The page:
The Brain and Hypoxia

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The Brain and Hypoxia

Being arguably the most important organ in the human body, research into the brain is ever-growing. The World Federation of Neurology hold an annual day dedicated to improving the quality of neurology and brain health [1]. Research into brain injury is incredibly important, with one of the causes of such injury being hypoxia [2]. This is because brain cells have a high sensitivity to oxygen, so when cerebral hypoxia occurs, the cells die within minutes causing severe brain damage [2]. Less severe damage is also observed in tissues surrounding the hypoxic region [2].

Neuronal connections are vital for our survival and their function depends on the performance of astrocytes [2]. Astrocytes are a type of glial cell located in the central nervous system [2]. A lack of oxygen to astrocytes is a major issue as it restricts the amount of adenosine trisphosphate (ATP) produced, ultimately causing permanent cell damage [2]. Along with hypoxia, alcohol and carbon monoxide poisoning are also responsible for astrocyte damage [2]. During hypoxia, astrocytes elicit several responses to halt damage or repair the existing damage [2]. They do this by releasing growth factors, for example, vascular endothelial growth factor (VEGF), and cytokines to promote growth of remaining healthy neurons in the damaged areas [2].

It has been proposed that Dicer could be a target in treating cerebral hypoxia as it facilitates astrocyte apoptosis [2]. Dicer is an RNase III ribonuclease that cleaves double stranded RNA sequences into nucleotide sequences ranging from 21 to 24 nucleotides [2]. These act as “interfering RNA”, which regulate gene expression [2]. Dicer is crucial for some processes – including microRNA (miRNA) maturation [2].  For example, in this process, mature miRNAs are produced when Dicer cleaves a loop from pre-miRNA, so if Dicer was absent then maturation would cease to occur [2]. Faults with Dicer causes a subsequent number of effects on cells; including the proliferation, migration, and invasion of tumour cells – they even have a role in age-related macular degeneration, which causes blindness [2]. Since Dicer dysregulation is detected in many cancers, research is likely to continue to emerge in the future [2]. Research often includes the use of human cell lines, for example, Kang et al (2020) used a T98G human glioblastoma cell line and the Whitley H35 Hypoxystation to create ideal hypoxic conditions [2].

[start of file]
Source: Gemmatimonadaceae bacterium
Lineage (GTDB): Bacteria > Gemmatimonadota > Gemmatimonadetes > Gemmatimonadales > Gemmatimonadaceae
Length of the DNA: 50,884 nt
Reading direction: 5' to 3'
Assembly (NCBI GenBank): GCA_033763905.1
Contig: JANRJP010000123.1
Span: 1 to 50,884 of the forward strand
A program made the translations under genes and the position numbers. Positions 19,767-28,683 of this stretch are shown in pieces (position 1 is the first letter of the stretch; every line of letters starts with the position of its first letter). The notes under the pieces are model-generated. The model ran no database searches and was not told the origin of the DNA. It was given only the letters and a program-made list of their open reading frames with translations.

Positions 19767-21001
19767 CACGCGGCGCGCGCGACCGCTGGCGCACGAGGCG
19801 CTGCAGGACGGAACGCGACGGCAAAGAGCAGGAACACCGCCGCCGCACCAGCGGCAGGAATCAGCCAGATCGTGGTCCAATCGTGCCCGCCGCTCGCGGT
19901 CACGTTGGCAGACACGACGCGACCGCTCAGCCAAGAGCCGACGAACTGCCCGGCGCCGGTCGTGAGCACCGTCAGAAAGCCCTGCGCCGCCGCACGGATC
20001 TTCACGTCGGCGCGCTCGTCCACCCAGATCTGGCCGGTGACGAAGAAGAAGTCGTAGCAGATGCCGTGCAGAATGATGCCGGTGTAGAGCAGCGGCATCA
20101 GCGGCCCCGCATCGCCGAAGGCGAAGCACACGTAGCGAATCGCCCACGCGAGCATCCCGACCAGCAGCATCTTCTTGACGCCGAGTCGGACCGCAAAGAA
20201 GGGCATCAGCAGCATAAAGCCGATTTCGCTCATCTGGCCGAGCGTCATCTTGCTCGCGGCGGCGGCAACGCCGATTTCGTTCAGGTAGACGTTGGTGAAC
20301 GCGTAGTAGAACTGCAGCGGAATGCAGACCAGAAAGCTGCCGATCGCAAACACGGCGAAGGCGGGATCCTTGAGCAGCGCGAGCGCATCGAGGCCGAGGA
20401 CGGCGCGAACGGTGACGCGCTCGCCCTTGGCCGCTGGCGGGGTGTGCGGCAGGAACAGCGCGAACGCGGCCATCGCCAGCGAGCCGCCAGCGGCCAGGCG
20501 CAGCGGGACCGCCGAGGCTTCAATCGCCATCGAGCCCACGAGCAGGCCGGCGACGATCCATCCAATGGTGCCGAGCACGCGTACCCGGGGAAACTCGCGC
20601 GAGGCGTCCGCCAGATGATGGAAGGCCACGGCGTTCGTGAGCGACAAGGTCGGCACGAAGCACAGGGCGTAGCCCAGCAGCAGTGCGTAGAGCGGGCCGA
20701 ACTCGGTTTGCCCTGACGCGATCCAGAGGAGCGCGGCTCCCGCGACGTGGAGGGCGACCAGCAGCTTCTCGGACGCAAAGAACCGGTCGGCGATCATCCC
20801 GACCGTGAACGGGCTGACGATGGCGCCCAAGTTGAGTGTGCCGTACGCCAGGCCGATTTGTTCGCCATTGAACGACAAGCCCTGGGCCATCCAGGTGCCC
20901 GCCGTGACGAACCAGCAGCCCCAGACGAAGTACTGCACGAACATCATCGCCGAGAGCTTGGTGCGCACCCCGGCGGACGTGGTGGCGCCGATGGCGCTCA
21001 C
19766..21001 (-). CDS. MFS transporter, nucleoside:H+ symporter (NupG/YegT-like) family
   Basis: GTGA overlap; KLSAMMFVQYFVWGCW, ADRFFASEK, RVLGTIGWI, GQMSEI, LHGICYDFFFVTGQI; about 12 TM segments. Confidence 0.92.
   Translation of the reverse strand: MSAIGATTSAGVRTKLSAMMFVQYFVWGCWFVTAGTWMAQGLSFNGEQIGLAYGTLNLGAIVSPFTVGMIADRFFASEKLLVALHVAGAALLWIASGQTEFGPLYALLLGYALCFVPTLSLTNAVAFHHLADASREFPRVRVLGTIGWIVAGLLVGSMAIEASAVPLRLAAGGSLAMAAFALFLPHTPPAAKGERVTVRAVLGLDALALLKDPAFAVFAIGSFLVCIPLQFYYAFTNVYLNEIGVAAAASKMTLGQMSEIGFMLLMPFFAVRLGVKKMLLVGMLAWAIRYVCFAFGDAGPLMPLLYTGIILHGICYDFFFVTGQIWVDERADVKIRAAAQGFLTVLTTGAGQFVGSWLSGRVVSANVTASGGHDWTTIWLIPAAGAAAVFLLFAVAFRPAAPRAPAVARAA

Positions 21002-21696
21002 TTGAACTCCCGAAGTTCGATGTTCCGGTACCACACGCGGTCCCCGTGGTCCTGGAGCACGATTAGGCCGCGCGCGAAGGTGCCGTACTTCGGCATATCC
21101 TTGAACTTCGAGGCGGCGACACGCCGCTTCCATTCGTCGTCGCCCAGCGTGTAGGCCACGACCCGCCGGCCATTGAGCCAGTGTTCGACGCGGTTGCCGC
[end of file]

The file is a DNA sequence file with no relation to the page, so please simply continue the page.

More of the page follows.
Research into the effects of hypoxia has also been carried out on neural stem cells (NSC) [3]. Like the paper by Kang et al (2020), 1% oxygen is often used to mimic hypoxic conditions [3]. Cold inducible RNA-binding protein (CIRBP) also has a major influence on cells in hypoxic conditions [3]. When cells are exposed to extreme conditions, they induce expression of CIRBP genes – these extreme conditions include moderate hypothermia, UV exposure and hypoxia [3]. To study the effect of hypoxia on NSCs growth, the number of cells present during each stage of the cell cycle are recorded [3]. During exposure to 1% oxygen, the number of NSCs present during the S phase of the cell cycle are reduced compared to normoxic conditions so it can be concluded that hypoxic conditions inhibit growth of NSCs [3]. CIRBP stabilises Cyclin D1, which encourages cell cycle progression, so when exposed to hypoxic conditions, CIRBP expression by NSCs is decreased [3].

In summary, it is clear that hypoxia can severely damage brain cells, including astrocytes and NSCs, so research in the field of cerebral hypoxia may aid the development of appropriate therapies to ameliorate such damage [2] [3].


  1. About Us [Internet]. 2021 [cited 20 July 2021]. Available from:
  2. Kang Y, Kim Y, Park J, Chu G, Yang Y, Choi B et al. Hypoxia‐induced apoptosis of astrocytes is mediated by reduction of Dicer and activation of caspase‐1. Cell Biology International. 2020;44(6):1394-1404.
  3. Zhang Q, Wang Y, Zhang W, Chen X, Wang J, Chen J et al. Involvement of Cold Inducible RNA-Binding Protein in Severe Hypoxia-Induced Growth Arrest of Neural Stem Cells In Vitro. Molecular Neurobiology. 2016;54(3):2143-2153.

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